September 25, 2008

Commitment Holds It All Together


My boyfriend and I have been living together for three years.

I am ready to get married, but he isn't sure he is ready for such a big commitment. Is commitment really that important in marriage?

L. S.

Commitment is very important in marriage. It is the glue that will hold your relationship together even when you do not feel like loving your spouse.

The first 18 months of marriage are usually highly charged physically because of the release of endorphins and other chemicals. The physical attraction is very strong in the beginning stages of a relationship. After the initial adrenaline rush, the physical excitement may slow down a bit. That is when commitment takes over.

Love is a decision, not an emotion. It may feel very emotional at times, but over a lifetime, loving decisions and actions need to be practiced with our spouse. Feelings will grow into mature decisions and actions. Marriage skills might need to be learned in order to have effective ways to resolve conflict.

Commitment means never even saying the word "divorce." It should not be a part of your marriage vocabulary. Threats of leaving or temporary separation are not a part of commitment. When you dedicate yourself to a lifetime marriage, you are devoted to your spouse. You make your marriage relationship a priority. You remain faithful to one another.

In marriage, you pledge yourself to your spouse and put his or her needs ahead of your own. Our culture struggles with this kind of dedication. It is a true mark of maturity to enter marriage as a responsible spouse who is committed to the relationship for a lifetime. That means working through difficulties, taking time to enjoy one another and respecting each other.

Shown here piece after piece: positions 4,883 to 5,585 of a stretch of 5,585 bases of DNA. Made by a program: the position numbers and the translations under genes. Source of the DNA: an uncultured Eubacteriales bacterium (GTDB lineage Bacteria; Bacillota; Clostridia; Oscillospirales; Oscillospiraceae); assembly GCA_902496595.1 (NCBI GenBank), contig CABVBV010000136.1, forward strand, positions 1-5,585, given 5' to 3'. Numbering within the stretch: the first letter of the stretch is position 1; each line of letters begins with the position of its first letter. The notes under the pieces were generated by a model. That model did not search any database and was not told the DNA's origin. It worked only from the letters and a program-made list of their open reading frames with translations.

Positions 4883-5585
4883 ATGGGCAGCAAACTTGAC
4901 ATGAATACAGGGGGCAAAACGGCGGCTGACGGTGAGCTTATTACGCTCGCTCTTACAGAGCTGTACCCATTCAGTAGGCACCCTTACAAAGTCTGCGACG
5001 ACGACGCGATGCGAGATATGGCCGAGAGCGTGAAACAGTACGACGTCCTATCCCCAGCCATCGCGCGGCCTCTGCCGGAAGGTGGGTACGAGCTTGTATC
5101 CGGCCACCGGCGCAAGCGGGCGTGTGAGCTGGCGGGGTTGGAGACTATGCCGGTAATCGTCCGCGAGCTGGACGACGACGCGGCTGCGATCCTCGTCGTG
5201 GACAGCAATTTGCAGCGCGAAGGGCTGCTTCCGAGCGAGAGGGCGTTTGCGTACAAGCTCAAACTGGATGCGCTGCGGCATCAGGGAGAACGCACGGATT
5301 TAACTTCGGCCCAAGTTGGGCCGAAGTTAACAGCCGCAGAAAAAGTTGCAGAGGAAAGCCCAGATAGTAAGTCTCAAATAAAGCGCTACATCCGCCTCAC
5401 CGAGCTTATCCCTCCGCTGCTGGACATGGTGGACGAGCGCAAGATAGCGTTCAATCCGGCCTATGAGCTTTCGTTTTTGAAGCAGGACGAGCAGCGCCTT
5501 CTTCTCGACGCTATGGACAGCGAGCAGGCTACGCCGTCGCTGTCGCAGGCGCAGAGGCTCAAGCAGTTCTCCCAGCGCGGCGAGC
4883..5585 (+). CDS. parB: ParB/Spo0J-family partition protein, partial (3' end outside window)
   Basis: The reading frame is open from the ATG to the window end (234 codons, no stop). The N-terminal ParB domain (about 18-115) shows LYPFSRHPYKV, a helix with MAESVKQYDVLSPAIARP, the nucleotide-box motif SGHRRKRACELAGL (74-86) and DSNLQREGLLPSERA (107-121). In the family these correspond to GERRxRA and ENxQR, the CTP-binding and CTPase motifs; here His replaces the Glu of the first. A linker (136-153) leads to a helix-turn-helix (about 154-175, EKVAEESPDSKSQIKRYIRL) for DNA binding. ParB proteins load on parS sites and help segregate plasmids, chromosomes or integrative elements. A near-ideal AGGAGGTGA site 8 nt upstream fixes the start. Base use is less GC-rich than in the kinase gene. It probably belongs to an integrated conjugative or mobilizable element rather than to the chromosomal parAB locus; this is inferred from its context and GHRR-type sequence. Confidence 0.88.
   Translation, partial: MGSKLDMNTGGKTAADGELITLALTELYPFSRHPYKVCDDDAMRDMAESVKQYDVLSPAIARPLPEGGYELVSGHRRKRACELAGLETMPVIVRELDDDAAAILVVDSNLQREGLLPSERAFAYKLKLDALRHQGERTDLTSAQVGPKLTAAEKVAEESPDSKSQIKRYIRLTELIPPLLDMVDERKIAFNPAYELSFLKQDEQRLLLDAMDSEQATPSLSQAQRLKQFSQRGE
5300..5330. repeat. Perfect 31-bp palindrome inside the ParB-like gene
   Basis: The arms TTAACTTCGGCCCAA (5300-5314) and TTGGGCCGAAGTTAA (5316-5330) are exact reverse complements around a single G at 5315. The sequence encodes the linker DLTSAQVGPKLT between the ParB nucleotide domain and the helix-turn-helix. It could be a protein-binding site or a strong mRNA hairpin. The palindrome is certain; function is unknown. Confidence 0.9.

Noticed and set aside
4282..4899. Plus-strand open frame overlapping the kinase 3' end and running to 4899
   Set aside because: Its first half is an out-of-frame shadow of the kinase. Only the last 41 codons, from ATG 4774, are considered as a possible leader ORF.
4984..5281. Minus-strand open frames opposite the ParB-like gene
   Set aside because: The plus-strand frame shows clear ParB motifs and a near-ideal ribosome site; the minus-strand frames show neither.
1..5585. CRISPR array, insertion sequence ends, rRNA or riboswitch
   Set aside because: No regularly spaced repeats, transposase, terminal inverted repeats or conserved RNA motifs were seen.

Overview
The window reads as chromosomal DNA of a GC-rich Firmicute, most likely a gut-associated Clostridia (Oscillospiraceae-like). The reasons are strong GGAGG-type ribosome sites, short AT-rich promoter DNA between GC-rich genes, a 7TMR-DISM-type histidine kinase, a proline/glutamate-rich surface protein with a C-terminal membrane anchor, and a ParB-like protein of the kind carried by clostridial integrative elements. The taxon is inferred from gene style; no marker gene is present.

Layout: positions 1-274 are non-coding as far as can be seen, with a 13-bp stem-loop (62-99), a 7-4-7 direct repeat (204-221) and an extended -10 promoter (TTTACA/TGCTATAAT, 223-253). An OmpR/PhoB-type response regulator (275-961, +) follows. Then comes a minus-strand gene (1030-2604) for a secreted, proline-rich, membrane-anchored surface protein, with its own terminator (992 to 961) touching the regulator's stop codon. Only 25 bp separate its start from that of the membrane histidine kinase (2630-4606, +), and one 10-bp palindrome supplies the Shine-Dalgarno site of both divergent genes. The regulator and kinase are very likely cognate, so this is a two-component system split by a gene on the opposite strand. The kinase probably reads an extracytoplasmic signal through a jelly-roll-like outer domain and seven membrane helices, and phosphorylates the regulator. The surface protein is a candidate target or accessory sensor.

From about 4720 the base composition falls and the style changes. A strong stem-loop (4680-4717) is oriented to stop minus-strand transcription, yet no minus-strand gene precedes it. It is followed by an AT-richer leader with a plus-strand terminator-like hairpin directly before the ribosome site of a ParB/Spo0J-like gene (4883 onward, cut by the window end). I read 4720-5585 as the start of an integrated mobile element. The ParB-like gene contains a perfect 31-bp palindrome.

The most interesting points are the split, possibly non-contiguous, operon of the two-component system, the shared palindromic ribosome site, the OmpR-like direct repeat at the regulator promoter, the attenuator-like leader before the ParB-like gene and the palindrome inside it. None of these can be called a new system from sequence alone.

Are you looking for a lifetime spouse, or are you willing to settle for just living together?

Your current situation is not legally binding and has many dangers financially, emotionally and physically. This is a good day to examine your current situation and decide where you think you will be a year from now.

According to "The Case for Marriage" by Linda Waite and Maggie Gallagher, "Our attitude toward marriage and not just about our partners in particular, either nurture marital success or inhibit it. To put it in plain English, for many people, commitment produces contentment; uncertainty creates agony."

They further state that, "the data clearly show that commitment increases sexual pleasure for both sexes."

A study from Blumstein and Schwarz found, "Only couples who are committed to the institution of marriage, not simply to each other, feel safe enough to be able to trust their resources to one another."

Ann Gries is executive director of Community Marriage Builders. She can be reached via e-mail at [email protected]

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